PARRY SOUND – Parry Sound
High School will have a few extra students next school year.
A decision by Near North District School Board on Tuesday means Grade 7 and 8
students from William Beatty School, Nobel School and McDougall School will
attend Parry Sound High School as of September 2013.
Chair of the Near North District School Board, Kathey Hewitt, said the decision
was made based on a combination of factors that includes the belief that it
will give Grade 7 and 8 students access to better facilities.
"We have empty schools and we have to start consolidating them so this is
part of that consolidation process," Hewitt said. "The high schools
are also low in number, and we have to utilize the space in those as well so
it's a multi-faceted decision. It's not one thing."
By entering the high school at a younger age, Grade 7 and 8 students will have
access to a greater variety of programs than they would have had if they had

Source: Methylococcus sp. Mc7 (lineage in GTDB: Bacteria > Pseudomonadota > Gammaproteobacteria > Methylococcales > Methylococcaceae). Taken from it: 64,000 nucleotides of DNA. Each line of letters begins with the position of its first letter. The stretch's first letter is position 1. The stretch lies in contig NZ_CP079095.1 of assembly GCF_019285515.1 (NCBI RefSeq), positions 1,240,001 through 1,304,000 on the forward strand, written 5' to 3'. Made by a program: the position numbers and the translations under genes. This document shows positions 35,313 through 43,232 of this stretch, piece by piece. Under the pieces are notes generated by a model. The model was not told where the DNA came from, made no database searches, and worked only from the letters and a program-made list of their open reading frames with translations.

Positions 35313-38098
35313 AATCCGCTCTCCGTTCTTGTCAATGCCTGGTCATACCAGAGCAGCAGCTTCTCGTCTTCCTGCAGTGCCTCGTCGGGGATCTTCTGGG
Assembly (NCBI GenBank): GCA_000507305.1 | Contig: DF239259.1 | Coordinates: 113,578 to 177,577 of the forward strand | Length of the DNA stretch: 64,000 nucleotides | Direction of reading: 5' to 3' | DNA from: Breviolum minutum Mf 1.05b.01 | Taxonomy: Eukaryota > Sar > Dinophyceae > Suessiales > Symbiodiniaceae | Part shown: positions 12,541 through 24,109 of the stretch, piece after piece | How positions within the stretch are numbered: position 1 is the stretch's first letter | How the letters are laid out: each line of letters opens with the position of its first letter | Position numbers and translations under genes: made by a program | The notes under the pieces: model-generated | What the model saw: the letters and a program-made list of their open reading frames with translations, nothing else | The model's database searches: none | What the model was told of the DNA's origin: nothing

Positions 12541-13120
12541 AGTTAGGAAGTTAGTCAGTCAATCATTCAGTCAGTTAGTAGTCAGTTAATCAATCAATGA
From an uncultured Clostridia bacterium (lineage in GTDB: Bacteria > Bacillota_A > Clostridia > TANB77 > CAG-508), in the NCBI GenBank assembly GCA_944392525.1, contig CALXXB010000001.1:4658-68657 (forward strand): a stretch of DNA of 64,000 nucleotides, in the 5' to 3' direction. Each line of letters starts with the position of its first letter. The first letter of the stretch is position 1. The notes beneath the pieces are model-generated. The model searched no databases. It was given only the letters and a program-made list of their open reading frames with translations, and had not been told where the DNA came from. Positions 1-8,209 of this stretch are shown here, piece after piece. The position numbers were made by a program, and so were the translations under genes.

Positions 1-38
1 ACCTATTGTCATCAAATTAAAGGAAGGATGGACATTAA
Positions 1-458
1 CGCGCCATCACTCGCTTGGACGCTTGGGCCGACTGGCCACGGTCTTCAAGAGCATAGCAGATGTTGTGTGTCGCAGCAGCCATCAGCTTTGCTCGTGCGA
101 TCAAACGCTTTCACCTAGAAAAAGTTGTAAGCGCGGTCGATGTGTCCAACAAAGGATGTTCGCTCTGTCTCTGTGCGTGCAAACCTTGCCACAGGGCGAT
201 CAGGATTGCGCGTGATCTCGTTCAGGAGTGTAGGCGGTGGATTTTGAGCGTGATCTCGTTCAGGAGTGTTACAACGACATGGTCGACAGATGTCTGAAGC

stayed in their elementary school, Hewitt said.
Some councillors objected to the process used to make the decision. Hewitt said
it was the same process used when previous schools were turned into Grade 7 to
12 schools. She said it would not have been fair if they hadn't taken a uniform
approach across the board.
"There was not a consultation process beforehand. There will be a
consultation process which at this very minute is being put in place,"
said Hewitt. "The principals were involved in discussions, as we normally
do when we're discussing changes and getting information."
The vote on the matter was not recorded, and so a complete list of which
trustees voted for and against the resolution is not available. Al Bottomley,
trustee for Zone 5 in Almaguin, said he voted against it, saying that he
believes public consultation should have gone out on the resolution beforehand.
The move is not without precedent as three years ago Chippewa Secondary School
in North Bay became a Grade 7 to 12 school. This year F.J. McElligott Secondary
School in Mattawa also became a Grade 7 to 12 school.
"The North Bay trustees are in love with this model, and it makes sense in
North Bay," said Bottomley. "I think one of the concepts is if you
have a large building you should keep it and fill it because you get a better
cost per student, and that's the theory behind it."
The board plans to look into the closing of elementary schools in the near
future, but at present, no decision has been made regarding when and which
schools, Hewitt said.